While in command of this detail, one POW assigned to the sawmill detail escaped during the night. Because of this, Lt. Col. Wickord was informed by the ranking Japanese officer that he was being sent to the sawmill to witness the execution of ten prisoners because the one POW had escaped.
The American commanding officer of the sawmill detail was told by the ranking Japanese officer that he had to select ten prisoners for execution. The officer first considered a lottery to select who would die, but later decided that the five men who had slept nearest to the escapee's left or right would be executed. No matter what decision the officer made, he could not win.
The morning of the execution all the POWs were silent. Finally, one of those selected to be executed asked the American commanding officer if there was some way he could stop the execution. The officer simply said, "No." Another of the chosen men simply said, "I guess I'll never see Denver again." Still another of the "selected" POWs was the brother of another POW on the detail. Even though other POWs offered to take his place, the Japanese would not allow the switch. The prisoners were offered blindfolds but refused them. They were lined up next to their grave and shot.
After the execution, Lt. Col. Wickord was shown the grave and told that he had to tell his men what had been done because one POW had escaped. He was told to inform his men that if they attempted to escape the same thing would be done to them.
As it turned out, a prisoner on the bridge detail attempted to escape. The man made a break and ran down the main road in Calaun before being stopped by a guard. The Filipino doctor who provided medical treatment to the Americans convinced the Japanese that the POW was mentally ill and could not be held accountable for his actions. By doing this, the doctor saved the lives of the ten other prisoners. The POW who had tried to escape was returned to the main camp.
After the bridge building was completed at
Calaun, the POWs were sent further south to
Batangas. Again, the prisoners rebuilt a
bridge that had been destroyed. There the
Sisters of the Good Shepherd invited
twelve POWs for a dinner. The Japanese
commanding officer gave his permission and
allowed Lt. Col. Wickord to pick the twelve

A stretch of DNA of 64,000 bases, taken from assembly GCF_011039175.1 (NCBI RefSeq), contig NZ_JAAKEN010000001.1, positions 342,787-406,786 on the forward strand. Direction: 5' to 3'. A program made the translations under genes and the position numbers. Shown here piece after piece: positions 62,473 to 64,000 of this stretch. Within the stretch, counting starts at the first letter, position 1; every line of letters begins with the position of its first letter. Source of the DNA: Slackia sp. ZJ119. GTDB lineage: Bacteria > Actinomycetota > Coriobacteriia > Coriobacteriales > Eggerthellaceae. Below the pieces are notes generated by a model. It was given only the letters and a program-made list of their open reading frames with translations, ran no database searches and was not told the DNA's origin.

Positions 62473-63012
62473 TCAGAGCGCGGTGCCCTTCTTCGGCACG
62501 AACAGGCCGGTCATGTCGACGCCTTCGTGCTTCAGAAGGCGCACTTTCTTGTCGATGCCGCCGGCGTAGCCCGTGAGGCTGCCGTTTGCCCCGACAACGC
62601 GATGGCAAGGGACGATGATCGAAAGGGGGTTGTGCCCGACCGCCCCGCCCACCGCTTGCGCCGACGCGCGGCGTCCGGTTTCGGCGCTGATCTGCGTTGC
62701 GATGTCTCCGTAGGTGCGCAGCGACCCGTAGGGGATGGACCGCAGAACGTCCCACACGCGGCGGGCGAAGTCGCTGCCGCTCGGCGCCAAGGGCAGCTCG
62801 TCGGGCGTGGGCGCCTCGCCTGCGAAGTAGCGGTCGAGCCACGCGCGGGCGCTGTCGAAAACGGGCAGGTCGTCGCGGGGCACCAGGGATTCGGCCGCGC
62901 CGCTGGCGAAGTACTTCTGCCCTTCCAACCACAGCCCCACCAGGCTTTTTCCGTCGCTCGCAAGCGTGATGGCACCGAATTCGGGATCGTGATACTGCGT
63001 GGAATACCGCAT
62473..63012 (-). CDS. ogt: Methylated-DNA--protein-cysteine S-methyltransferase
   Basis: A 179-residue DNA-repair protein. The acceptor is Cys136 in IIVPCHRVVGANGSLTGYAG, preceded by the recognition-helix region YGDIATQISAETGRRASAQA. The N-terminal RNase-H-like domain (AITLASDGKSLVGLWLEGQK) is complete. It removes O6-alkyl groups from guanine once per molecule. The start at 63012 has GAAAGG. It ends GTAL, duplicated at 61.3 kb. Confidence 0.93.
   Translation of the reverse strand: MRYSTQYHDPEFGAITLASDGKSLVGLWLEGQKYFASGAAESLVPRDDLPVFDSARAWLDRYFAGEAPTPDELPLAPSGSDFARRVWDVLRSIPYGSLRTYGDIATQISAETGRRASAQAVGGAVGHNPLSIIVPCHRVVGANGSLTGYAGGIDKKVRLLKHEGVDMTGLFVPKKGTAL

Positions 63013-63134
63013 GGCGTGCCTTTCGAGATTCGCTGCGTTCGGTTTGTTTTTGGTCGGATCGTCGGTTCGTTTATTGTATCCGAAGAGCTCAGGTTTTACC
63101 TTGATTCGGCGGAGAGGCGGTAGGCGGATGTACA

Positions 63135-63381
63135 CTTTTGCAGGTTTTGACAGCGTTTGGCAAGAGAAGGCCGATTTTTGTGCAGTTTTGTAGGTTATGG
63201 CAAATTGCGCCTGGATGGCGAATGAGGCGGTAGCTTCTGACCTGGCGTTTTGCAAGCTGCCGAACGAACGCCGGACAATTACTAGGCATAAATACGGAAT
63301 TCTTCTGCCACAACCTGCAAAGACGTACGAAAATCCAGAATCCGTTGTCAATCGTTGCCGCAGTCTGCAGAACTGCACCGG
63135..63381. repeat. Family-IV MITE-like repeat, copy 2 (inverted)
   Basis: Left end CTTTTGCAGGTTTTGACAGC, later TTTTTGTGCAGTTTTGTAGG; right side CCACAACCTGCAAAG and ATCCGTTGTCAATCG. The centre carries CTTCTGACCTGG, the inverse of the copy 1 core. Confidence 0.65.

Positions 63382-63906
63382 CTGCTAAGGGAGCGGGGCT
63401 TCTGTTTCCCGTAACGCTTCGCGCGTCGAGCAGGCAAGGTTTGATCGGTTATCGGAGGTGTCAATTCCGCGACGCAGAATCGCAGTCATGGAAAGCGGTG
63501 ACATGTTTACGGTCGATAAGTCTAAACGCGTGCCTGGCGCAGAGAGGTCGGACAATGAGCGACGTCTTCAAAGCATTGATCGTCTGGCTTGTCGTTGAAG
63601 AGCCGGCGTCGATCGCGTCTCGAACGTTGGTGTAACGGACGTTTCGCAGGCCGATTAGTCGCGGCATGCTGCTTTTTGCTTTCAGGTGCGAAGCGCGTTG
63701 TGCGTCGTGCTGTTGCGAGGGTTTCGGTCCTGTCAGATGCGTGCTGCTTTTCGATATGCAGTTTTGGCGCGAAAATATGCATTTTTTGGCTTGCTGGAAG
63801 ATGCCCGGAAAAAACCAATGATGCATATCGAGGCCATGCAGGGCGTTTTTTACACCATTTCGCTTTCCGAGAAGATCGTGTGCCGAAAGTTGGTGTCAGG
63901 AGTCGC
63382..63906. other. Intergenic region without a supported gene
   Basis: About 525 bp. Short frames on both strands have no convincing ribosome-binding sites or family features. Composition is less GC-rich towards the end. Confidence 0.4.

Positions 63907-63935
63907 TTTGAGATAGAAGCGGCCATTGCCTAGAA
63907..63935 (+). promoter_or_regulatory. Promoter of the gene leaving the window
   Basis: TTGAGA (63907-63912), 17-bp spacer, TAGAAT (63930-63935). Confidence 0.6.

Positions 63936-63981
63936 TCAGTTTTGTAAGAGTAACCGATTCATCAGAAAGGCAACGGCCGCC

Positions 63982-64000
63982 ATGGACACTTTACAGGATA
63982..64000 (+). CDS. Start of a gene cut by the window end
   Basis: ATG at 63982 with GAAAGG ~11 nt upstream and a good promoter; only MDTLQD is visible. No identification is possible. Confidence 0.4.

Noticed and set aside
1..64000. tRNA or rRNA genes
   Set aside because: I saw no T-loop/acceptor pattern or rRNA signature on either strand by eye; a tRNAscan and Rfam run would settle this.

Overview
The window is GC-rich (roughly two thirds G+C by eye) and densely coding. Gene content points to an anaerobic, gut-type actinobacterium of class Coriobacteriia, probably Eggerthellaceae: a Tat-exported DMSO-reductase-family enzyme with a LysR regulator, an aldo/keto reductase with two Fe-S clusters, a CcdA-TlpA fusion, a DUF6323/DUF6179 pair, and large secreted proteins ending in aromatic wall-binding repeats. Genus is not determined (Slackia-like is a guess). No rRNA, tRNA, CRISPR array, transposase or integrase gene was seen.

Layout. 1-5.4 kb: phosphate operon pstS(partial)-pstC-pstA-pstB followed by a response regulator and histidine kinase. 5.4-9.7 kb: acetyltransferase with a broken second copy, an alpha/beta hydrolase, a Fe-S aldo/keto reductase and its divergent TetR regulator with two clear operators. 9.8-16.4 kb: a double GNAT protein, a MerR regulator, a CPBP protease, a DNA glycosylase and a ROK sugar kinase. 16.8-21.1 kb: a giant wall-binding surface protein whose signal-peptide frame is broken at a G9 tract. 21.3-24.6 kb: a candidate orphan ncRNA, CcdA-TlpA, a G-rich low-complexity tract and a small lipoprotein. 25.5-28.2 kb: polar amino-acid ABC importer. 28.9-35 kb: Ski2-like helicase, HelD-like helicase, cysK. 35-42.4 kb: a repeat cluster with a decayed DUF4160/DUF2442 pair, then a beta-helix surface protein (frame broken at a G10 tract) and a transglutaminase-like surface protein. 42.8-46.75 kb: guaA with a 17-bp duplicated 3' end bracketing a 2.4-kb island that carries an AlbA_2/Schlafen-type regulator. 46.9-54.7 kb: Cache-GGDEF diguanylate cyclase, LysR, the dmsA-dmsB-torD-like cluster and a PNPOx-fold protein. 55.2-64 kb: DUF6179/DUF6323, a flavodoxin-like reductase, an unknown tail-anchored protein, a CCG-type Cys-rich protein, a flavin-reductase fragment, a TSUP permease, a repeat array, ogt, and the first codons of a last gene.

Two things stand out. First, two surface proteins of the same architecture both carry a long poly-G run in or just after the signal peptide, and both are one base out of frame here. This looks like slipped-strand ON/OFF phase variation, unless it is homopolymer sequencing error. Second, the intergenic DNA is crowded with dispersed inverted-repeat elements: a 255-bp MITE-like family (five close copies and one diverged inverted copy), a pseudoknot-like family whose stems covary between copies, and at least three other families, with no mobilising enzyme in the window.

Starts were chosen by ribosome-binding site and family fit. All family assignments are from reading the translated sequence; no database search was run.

men. Lt. Col. Wickord picked six Catholic
and six Protestant POWs who were the most
emaciated. The thirteen men were allowed
to attend this meal with only one guard.
Again the prisoners were moved to build another
bridge. This time they were moved north to
Candelaria. The prisoners slept in an old
coconut mill which was surrounded by
fencing. Again, the Filipino people showed
their courage by aiding the prisoners.
Twice a week two Filipinos would bring bread and
food to the POWs to supplement their diet.
on the detail, Wickord told of a Japanese guard
who was somewhat decent to the POWs. The
guard told Wickord he could go to the PX and get
himself unsweetened gelatin. Wickord knew
from having it before that it had no taste, but
it would provide him with some
had eaten it, he thought of the other fourteen
men he was working with and bought fourteen
packs of cigarettes and took them to the
men. The guard that sold him the
cigarettes at the PX reported him to his
commanding officer. Another guard asked
Wickord if he had purchased the cigarettes. When
Wickord stated he had, he was taken to the
commandant's office and questioned. The
Japanese were angry because he had bought so
many cigarettes. Wickord was marched out
of the office by three guards, two with fixed
bayonets. The three guards led him to a
wall and beat him unconscious with their
The guard who was relatively nice to the POWs came up to Wickord, the next day, and offered him a little doll that was dressed like his sister had been at her wedding. The guard was extremely upset about the beating.
When this detail was completed in September of 1942, Lt. Col. Wickord was sent to Cabanatuan and would remain there until November of 1942. At that time, he was selected to be sent to Japan. At Manila, he was boarded onto the Japanese "hell ship" Nagato Maru in early November. On the ship he was reunited with Capt. Ruben Schwass, Lt. Richard Danca, Lt. Tom Savage and Lt. Ben Morin. It was during this trip that Lt. Richard Danca died and was cremated on Formosa. Lt. Col. Wickord was given his ashes for safe keeping after the cremation. But, they would later be lost in a Japanese POW Camp.
in Japan, Lt. Col. Ted Wickord was assigned to
Umeda Bunsho on November 26, 1942. In
August of 1943, he was sent to Zentsuji
Camp on Shikoku Island. There he was
reunited with 2nd Lt. Ben Morin of Company
B. Lt. Col. Wickord was next sent to
Rokuroshi on Honshu on June 25,
1945. The POWs there farmed to feed
Of his time
in the camps he recalled,
"We had rice for every meal, regardless of
what camp we were in; once in awhile we were
given some 'vegetable' soup. The soup
had the roots of weeds, leaves of sweet
potatoes, horse bones, and sometimes
cucumbers in it. Afterwards, the
meatless bones would be carefully saved and
used a few more times. Finally, they
would be raffled, and the lucky winner could
then break open the bones and scrape out the
marrow to eat."
After the war, Wickord returned to the
Public Service Company of Northern Illinois
and was associated with safety work.
On January 19, 1952, he was appointed safety
supervisor for the Public Service Company,
in charge of all the safety activities for
the company's five divisions covering 11,000
square miles in the northern part of